Polis met with some reporters in his office for about 10 minutes after the speech.

Despite his big, expensive programs while also calling for larger reserves, asking for $118 million, Polis couldn’t identify any types of spending he would reject, taking a wait-and-see posture.

“We submit a balanced budget,” he said of his requests for lawmakers to consider.

“We will sign a balanced budget. That’s obviously the law in Colorado.”

He said he would communicate with Democrats and Republicans on spending proposals “to make sure they’re good for Colorado.”

Polis also said he will continue to work on lower income taxes, which he said would be a permanent bipartisan cut to expect in the next legislative session.

Sen. Bob Gardner, R-Colorado Springs, was sporting red sneakers as a “counterpoint” to the governor’s signature blue sneakers.

He applauded Polis for his plans to amend the tax code, which he said Republicans can get behind, and found it “striking” that no one on the Democratic side of the aisle expressed enthusiasm about it. The GOP supports Polis’ goals for equity and lowering health care costs, he added, but the opposition party differs on how to address the goals.

“Too expensive,” Rep. Rod Pelton, R-Cheyenne Wells, said after Polis finished speaking.

“We don’t have the dollars. And green renewable energy is actually not that clean, and it’s expensive, yet [Dems] keep pushing it down our throats.”

Tony Gagliardi, state director of the National Federation of Independent Business, forecast the organization’s expectations for Polis’ speech ahead of the address.

On its wish list: fewer regulations, such as the family and medical leave program, which the NFIB opposed in the 2019 session, and reining in “runaway lawsuits.”

Paid leave appears to be at the top of the business group’s concerns. Gagliardi noted that 73% of small businesses already offer paid time off, and some get federal tax credits to do so. “More time is needed to study the issue or it should be abandoned,” he said.

NFIB would also like to hear something about legal reform, including action on “drive-by lawsuits” or private rights of action, he said.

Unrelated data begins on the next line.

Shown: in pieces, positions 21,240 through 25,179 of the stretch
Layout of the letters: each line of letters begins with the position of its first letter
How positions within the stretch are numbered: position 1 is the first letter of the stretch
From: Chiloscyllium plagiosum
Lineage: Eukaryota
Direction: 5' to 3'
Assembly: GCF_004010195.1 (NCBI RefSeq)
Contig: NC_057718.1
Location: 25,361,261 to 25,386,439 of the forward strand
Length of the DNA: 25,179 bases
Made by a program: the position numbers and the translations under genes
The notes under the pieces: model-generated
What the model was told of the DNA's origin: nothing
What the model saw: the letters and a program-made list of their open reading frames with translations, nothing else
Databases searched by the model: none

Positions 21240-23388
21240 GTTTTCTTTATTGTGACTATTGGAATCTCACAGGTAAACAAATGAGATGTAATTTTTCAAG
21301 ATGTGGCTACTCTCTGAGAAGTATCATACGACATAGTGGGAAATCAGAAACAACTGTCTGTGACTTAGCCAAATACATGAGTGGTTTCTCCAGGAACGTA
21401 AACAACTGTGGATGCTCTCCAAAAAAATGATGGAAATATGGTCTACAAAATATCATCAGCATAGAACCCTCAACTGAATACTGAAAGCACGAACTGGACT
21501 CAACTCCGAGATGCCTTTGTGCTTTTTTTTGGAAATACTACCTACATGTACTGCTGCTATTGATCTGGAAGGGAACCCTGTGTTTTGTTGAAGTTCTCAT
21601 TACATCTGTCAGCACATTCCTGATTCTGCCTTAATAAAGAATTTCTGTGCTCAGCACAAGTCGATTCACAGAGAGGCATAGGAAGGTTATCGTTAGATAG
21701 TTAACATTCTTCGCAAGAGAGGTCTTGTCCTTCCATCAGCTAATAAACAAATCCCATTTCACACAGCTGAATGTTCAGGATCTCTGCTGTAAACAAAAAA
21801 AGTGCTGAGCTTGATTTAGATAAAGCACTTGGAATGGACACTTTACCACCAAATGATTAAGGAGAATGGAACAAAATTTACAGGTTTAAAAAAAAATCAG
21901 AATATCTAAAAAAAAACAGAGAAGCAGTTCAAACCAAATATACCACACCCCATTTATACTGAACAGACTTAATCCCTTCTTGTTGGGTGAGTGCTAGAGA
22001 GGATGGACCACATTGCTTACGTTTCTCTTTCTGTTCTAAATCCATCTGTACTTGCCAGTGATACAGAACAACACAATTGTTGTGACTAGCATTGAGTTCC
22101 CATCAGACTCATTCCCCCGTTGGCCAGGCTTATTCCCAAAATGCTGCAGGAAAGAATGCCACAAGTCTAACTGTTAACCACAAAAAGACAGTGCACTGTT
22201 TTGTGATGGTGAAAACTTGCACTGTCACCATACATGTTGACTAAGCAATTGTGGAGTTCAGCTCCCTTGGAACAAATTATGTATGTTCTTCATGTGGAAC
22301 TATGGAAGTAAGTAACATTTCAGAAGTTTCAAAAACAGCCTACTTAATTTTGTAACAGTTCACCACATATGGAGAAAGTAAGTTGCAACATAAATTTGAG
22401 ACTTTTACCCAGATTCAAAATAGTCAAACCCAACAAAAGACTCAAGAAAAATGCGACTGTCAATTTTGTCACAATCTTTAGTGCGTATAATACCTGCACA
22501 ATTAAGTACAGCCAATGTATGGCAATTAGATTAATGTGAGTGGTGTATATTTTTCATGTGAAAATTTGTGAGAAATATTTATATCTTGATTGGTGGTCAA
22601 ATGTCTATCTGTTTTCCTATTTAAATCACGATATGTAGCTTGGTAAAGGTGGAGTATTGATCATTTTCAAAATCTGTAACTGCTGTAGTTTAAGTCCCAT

A group of climate activists were set to rally on the Capitol steps while Polis delivered his remarks.

“There is a climate emergency and we need to starting acting in bold and meaningful ways,” the activists said in a joint statement. “We demand that our governor declare a climate emergency, immediately stop fracking operations at Bella Romero Elementary School in Greeley and put a pause on new permits, do everything possible to meet a net zero emissions goal of 2025, and ensure a just transition that prioritizes the marginalized populations suffering the most from climate injustice.”

The protesters included chapters of the Sunrise Movement, local and national Extinction Rebellion groups, Indivisible groups, Frack Free Colorado and the Denver Democratic Socialists of America.

Nearby, homeless people lined up their tents along the street in Lincoln Park near the Capitol. The courts have intervened in Denver’s urban camping ban, but homeless advocates have tried for years to get lawmakers to strike down such laws statewide.

“If the governor can’t hear us, at least he can see us,” said Mike Childers, who camped at the site and said he has been homeless in Denver for two years and testified in favor of failed legislation to repeal bans on homeless activity in years past.

Contact Joey Bunch at joey.bunch@coloradopolitics.com or follow him on Twitter @joeybunch.

Colorado Politics senior political reporter

Joey Bunch is the senior correspondent and deputy managing editor of Colorado Politics. His 32-year career includes the last 16 in Colorado. He was part of the Denver Post team that won the Pulitzer Prize in 2013 and he is a two-time finalist.